- change ups
Consolidated Electrical Contractors plugs in to real estate turnaround
Times were grim for Consolidated Electrical Contractors in 2009.
The company, founded in 1924, seemed to be on its last leg as the real estate market plummeted. The specialty contractor went from 120 employees in 2007 to only 19, and it scaled back its offices from three to just one in Lansing.
“There was an expansion all through the late ’90s,” said James Weiler, director of operations and business development at Consolidated Electrical Contractors. “That (downturn) really changed who we are and left a mark on us. It was strictly survival mode.”
Weiler said Consolidated Electrical re-examined the way it did everything and used lots of hard work, overtime, temporary workers and displaced workers — anything to get the job done.
At the time, survival was on a job-by-job basis.
Consolidated survived those tough times, and in 2011 was able to re-open the Grand Rapids office. The company now has 60 employees, about 20 percent of which are re-hires.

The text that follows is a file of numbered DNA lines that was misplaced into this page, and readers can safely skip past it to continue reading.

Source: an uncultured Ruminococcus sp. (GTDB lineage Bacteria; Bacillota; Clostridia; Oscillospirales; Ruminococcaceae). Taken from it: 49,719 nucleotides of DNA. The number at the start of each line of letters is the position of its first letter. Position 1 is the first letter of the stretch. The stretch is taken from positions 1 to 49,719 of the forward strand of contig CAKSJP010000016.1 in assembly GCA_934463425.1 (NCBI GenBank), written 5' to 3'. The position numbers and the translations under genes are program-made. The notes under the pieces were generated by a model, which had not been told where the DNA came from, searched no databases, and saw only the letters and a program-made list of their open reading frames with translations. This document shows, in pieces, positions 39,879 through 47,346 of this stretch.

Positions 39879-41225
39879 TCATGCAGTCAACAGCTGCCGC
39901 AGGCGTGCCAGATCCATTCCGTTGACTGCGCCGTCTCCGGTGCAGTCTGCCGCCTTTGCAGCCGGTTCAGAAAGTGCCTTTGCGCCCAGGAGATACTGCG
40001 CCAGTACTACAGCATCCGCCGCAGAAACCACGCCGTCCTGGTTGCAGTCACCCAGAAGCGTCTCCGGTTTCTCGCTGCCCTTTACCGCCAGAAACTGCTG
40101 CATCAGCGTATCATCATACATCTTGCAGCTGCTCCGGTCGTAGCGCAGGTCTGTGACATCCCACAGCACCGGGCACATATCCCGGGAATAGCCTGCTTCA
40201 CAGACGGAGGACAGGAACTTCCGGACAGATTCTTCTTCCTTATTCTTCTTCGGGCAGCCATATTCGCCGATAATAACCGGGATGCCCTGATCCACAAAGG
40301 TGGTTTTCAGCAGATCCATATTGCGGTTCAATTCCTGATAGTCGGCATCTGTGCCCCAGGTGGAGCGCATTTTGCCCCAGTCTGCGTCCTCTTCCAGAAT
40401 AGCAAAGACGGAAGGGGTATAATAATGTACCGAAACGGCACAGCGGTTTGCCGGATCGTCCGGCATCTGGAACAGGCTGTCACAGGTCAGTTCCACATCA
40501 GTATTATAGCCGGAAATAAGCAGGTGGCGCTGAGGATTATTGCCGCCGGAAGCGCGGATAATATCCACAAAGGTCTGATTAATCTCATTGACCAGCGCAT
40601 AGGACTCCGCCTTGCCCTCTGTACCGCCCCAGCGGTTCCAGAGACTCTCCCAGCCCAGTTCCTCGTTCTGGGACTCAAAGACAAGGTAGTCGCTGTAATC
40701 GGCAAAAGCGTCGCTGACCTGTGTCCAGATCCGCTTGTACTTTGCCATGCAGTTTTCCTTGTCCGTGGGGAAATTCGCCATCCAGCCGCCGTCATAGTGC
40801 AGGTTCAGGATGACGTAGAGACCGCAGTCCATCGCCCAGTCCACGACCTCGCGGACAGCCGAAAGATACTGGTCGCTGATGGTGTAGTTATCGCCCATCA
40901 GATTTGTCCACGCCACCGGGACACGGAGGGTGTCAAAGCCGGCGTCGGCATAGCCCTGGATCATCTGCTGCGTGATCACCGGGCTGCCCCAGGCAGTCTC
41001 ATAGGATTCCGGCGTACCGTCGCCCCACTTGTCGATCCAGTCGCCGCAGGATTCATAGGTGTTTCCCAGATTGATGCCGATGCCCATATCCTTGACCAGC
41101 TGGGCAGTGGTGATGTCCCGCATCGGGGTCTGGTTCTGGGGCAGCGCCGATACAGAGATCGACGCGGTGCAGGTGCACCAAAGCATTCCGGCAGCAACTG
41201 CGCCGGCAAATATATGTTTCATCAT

Weiler said he is optimistic.
“We’re driving for work throughout the state,” he said. “We’re still driven by work, and there’s plenty available.”
The company also recently moved to a new office at 820 Monroe Ave. NW, Suite 311. The former home of Triangle Associates now plays host to a shared space with Dixon Environmental Consulting and Consolidated Electrical Contractors’ sales office.
Weiler said rebates from Consumers Energy were used to enhance the building’s sustainable features.
“It’s just a great fit,” he said. “We made it a bit more environmentally friendly and cleaned out all the old 1970s decorations.”
Consolidated’s main office is in Lansing. Sales offices are also located in Traverse City and North Carolina.
While sustainable construction does not represent the majority of the company’s sales, it does do an “enormous amount” of that type of work for clients.
Weiler said Consolidated Electric’s clients include anything with a “piece of wire” in it — from residential and office work to large-scale retailers.
Consolidated did more than $6 million in sales in 2012, and the firm is forecasting approximately $8.4 million this year, Weiler said. He said Consolidated is likely in a position to do more hiring this year.
That’s a far cry from just four years ago. Now, the pressure simply to make mortgage payments is off, and some of the firm’s trucks — a few with more than 300,000 miles on them — have been replaced.
“We’re making money; we’re excited,” Weiler said. “It’s something we haven’t felt in a long time.”